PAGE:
Charleston is lucky to have a place like Crisis Ministries.
It’s not just that the charity offers 135 men, women and children a place to sleep every night, or serves 200,000 meals to folks annually. Those things are important, but it is the other services Crisis Ministries offers that really make it invaluable.
The shelter provides health screenings and care for people who need it, alleviating the strain on local emergency rooms. The staff offers legal services to help deal with issues that lead to homelessness.
And most importantly, the shelter’s employment and learning program trains people to get jobs, which can take them off the streets permanently.
And isn’t that the goal here? Perhaps what’s most amazing about all that work is that the staff of Crisis Ministries does it in a cramped building on Meeting Street that used to be a Piggly Wiggly warehouse. But not for much longer.
The homeless are getting a new home.
This summer, Crisis Ministries will break ground on a new shelter.
At 30,000 square feet, it will be more than twice the size of the current facility and will become an attractive addition to an area of the upper peninsula that, frankly, could use a little sprucing up.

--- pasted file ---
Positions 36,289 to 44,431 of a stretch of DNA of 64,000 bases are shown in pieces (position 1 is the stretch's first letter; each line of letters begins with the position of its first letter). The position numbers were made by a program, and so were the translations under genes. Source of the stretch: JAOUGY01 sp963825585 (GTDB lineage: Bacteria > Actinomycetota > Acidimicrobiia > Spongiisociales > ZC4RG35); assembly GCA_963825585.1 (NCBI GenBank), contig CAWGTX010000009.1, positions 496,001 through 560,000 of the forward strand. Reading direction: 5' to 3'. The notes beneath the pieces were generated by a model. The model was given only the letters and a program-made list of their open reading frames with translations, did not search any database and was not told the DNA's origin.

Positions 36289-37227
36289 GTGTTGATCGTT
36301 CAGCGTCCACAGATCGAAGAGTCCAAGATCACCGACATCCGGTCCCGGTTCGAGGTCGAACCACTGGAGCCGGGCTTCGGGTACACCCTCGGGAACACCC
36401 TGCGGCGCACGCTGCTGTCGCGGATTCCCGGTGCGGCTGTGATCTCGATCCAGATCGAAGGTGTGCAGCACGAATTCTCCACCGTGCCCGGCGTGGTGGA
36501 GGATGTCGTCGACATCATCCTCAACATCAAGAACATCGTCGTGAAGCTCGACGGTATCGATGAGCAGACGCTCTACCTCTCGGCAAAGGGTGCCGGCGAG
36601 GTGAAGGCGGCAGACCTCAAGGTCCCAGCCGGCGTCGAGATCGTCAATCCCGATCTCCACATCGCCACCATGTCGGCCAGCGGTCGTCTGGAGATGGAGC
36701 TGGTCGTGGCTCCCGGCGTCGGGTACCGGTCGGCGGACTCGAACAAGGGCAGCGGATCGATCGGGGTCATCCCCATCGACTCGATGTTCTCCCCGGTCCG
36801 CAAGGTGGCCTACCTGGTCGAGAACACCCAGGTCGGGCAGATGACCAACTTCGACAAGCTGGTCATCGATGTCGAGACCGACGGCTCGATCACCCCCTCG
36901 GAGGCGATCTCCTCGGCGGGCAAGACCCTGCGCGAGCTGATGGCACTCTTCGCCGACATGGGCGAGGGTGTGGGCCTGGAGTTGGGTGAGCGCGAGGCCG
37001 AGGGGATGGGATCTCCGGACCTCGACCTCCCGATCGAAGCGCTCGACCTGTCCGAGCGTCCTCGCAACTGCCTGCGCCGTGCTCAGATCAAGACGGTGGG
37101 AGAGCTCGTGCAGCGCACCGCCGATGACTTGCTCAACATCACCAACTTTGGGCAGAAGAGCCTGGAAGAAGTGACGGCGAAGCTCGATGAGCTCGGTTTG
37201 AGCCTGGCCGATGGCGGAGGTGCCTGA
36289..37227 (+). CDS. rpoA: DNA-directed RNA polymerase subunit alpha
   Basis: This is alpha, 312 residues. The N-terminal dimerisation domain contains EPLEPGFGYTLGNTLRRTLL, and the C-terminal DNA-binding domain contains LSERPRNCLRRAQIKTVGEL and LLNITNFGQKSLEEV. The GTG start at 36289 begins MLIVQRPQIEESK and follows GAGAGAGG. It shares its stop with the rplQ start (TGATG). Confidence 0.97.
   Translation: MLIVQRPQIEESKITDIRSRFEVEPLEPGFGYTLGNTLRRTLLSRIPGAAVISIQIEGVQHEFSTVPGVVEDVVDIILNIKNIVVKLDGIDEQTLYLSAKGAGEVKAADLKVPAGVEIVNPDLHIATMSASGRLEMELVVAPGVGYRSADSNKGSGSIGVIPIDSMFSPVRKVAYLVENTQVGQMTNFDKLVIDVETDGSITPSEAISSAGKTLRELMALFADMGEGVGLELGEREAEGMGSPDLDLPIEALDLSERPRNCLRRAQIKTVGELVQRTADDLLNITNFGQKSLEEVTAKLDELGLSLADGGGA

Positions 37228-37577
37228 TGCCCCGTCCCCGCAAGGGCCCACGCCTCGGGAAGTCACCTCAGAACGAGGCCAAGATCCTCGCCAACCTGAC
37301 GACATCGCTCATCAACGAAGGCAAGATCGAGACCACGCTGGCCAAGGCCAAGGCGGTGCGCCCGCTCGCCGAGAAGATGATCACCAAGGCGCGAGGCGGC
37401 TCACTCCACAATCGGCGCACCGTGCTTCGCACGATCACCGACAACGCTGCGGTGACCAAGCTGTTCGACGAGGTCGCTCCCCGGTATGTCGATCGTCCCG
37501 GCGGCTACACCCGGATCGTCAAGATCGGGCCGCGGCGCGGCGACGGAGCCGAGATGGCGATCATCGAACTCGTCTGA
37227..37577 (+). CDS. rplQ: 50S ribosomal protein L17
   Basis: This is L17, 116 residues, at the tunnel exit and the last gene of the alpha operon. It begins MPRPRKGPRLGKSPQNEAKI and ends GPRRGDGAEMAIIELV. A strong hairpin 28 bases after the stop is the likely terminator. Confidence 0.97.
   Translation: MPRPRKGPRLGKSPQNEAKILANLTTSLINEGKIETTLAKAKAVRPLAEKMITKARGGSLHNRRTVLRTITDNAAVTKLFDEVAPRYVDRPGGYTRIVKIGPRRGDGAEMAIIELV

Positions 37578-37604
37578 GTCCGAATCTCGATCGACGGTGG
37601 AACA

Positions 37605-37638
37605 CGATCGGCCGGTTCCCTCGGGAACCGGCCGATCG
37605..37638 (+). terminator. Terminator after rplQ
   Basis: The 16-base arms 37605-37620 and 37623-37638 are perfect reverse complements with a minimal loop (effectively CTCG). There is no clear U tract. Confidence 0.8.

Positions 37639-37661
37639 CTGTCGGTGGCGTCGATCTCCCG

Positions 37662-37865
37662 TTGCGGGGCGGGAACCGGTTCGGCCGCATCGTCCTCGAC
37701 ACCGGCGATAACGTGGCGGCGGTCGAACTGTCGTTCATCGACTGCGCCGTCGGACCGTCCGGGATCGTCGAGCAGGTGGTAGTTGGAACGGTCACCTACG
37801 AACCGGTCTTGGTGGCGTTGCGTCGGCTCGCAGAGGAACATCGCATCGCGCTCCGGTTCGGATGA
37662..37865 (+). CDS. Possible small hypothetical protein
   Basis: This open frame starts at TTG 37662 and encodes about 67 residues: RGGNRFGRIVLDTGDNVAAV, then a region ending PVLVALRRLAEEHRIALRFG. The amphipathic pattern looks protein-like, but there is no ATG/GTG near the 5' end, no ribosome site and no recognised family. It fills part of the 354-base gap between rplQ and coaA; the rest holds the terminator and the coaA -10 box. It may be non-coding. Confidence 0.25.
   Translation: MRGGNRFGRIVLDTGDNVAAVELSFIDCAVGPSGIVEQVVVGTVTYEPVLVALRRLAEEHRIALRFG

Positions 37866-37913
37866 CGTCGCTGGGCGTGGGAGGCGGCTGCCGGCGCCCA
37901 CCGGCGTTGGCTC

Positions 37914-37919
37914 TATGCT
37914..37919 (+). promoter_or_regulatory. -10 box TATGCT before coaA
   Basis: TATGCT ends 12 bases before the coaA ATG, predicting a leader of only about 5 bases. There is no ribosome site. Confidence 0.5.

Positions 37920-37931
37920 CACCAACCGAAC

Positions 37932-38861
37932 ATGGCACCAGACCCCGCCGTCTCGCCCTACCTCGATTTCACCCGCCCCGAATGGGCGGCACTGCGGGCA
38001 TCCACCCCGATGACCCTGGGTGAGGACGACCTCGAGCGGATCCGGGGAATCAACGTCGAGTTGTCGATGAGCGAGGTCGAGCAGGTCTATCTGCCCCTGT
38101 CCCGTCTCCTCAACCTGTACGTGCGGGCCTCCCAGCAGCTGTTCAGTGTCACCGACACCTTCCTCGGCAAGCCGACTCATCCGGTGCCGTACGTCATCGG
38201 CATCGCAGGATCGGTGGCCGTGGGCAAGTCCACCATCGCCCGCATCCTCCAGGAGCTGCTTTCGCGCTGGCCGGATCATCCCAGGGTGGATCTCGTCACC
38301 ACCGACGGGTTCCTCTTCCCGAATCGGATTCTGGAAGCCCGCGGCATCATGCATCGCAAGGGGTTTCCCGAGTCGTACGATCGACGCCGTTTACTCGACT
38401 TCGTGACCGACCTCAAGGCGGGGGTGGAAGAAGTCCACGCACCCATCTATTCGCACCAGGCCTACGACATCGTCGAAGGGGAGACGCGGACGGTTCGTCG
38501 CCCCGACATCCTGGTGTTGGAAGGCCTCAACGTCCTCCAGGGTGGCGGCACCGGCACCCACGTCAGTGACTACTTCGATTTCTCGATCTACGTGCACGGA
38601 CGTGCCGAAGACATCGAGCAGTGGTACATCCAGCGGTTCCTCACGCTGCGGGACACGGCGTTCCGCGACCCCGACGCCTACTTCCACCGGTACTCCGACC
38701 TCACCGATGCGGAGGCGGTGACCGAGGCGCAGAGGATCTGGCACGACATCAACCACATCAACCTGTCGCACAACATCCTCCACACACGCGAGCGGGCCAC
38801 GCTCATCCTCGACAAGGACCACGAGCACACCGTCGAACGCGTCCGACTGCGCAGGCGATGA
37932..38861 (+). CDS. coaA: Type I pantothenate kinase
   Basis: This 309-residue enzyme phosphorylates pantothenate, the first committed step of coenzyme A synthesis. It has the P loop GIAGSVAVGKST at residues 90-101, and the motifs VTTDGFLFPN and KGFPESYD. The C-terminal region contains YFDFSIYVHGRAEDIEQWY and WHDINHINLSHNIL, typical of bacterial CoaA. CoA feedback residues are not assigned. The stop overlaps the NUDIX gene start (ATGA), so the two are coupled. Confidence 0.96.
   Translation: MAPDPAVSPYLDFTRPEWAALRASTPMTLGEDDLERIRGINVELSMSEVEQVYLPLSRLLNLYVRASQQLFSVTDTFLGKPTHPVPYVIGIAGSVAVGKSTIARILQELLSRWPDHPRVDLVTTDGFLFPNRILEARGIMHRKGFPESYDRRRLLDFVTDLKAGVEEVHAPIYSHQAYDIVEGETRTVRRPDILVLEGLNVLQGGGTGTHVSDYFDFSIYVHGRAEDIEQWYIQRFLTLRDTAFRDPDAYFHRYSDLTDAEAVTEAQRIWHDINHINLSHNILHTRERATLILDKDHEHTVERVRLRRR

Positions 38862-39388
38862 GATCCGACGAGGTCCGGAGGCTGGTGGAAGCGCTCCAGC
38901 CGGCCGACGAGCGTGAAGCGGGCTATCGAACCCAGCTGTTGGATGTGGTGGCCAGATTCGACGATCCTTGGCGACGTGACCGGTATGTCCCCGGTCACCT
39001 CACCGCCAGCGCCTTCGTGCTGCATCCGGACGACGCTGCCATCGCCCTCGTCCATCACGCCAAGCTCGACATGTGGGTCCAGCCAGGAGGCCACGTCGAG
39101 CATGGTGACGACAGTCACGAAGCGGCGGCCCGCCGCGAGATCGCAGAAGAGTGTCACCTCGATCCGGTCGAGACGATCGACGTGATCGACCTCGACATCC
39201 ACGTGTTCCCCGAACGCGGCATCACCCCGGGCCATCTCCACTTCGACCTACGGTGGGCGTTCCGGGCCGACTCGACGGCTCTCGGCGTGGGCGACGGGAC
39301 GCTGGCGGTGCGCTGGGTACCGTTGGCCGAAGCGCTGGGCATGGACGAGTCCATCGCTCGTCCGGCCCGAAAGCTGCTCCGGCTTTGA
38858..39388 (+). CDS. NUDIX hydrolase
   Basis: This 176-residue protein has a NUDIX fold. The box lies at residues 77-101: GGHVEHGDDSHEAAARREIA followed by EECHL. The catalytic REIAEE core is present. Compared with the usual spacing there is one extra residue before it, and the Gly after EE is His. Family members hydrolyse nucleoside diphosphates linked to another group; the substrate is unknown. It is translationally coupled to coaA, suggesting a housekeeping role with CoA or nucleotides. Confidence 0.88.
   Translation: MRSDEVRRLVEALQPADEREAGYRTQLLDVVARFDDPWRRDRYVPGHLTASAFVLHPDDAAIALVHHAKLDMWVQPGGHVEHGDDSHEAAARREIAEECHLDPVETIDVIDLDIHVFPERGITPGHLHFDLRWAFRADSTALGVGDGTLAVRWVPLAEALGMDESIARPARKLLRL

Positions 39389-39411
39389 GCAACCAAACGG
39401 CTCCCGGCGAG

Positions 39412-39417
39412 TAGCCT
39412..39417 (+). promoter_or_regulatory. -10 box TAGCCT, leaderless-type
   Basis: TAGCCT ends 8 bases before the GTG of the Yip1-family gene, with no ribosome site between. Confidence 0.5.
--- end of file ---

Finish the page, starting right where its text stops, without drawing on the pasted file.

The new digs will cost between $6 and $6.5 million. Somehow, even with the economy on rocky ground, Crisis Ministries has raised $5.3 million so far — mostly from private sources.
Now, $1.2 million of that comes from the feds by way of the Veterans Administration. Why them? Because one of the sad facts of life is that 30 percent of homeless people are veterans of the U.S. military.
In fact, while the additional space at Crisis Ministries’ new facility will largely go toward counseling, job training and health services, it is adding 26 beds just for veterans.
It is a shame that people who served their country need this kind of help, but it’s good that they at least have some place to go.
Actually, the government ought to give more to this worthy cause.
Crisis Ministries has weathered the recession without any major funding cuts.
Perhaps it’s a testament to the work of Stacey Denaux, CEO of the shelter. She has kept her eye on the ball, and the bottom line, and made sure that the charity didn’t become a charity case.
Now, Crisis Ministries has credit lined up to finish its new building — this is going to happen. But it would be nice if Crisis Ministries could move into its new facility next year without the burden of a mortgage.
A lot of local activists are encouraging residents and businesses to chip in and finish Crisis Ministries’ fundraising campaign. They make some good points, not the least of which is that it’s not only patriotic to help veterans, but also people just struggling to get by.
“You really want to help people who want to help themselves,” says Mickey Bakst, who organized Feed the Need to help feed the homeless a few years ago.
He was talking about the homeless, but the same applies to Crisis Ministries.
Reach Brian Hicks at firstname.lastname@example.org or follow him on Twitter at @BriHicks_PandC.